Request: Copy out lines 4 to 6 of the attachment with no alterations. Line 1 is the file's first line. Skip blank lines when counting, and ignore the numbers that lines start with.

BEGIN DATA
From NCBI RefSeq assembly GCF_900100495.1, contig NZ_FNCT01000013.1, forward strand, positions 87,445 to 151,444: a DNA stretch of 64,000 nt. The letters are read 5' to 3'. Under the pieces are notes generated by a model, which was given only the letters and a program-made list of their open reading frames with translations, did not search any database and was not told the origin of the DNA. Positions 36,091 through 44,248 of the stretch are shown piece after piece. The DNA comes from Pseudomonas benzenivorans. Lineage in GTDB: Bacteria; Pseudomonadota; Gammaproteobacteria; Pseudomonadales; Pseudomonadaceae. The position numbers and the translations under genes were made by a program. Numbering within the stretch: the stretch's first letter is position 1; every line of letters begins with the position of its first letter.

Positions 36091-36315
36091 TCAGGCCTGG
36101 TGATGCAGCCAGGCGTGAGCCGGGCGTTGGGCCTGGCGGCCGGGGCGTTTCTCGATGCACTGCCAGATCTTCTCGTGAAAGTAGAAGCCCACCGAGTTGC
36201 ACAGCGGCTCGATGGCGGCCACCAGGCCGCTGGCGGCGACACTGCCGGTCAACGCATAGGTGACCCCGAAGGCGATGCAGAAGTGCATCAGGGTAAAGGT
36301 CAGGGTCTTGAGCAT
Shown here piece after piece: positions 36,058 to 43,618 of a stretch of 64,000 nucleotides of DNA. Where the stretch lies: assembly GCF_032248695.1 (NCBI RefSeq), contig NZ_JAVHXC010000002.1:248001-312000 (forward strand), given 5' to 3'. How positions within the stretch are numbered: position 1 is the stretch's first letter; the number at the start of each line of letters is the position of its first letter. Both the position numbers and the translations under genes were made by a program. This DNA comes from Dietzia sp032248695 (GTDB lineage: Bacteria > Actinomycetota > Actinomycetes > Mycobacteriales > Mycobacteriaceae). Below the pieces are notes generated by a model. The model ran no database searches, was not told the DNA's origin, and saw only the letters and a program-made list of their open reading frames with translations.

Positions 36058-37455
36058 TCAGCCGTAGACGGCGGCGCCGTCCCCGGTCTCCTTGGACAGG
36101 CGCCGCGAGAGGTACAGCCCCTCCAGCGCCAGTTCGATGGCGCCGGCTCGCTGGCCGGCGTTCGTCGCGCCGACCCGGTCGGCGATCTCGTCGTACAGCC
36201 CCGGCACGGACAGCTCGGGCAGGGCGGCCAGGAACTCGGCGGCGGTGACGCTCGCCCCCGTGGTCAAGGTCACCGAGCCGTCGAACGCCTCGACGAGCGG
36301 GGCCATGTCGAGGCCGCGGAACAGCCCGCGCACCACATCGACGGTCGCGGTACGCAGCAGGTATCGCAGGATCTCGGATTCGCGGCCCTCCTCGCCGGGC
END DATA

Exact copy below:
36101 TGATGCAGCCAGGCGTGAGCCGGGCGTTGGGCCTGGCGGCCGGGGCGTTTCTCGATGCACTGCCAGATCTTCTCGTGAAAGTAGAAGCCCACCGAGTTGC
36201 ACAGCGGCTCGATGGCGGCCACCAGGCCGCTGGCGGCGACACTGCCGGTCAACGCATAGGTGACCCCGAAGGCGATGCAGAAGTGCATCAGGGTAAAGGT
36301 CAGGGTCTTGAGCAT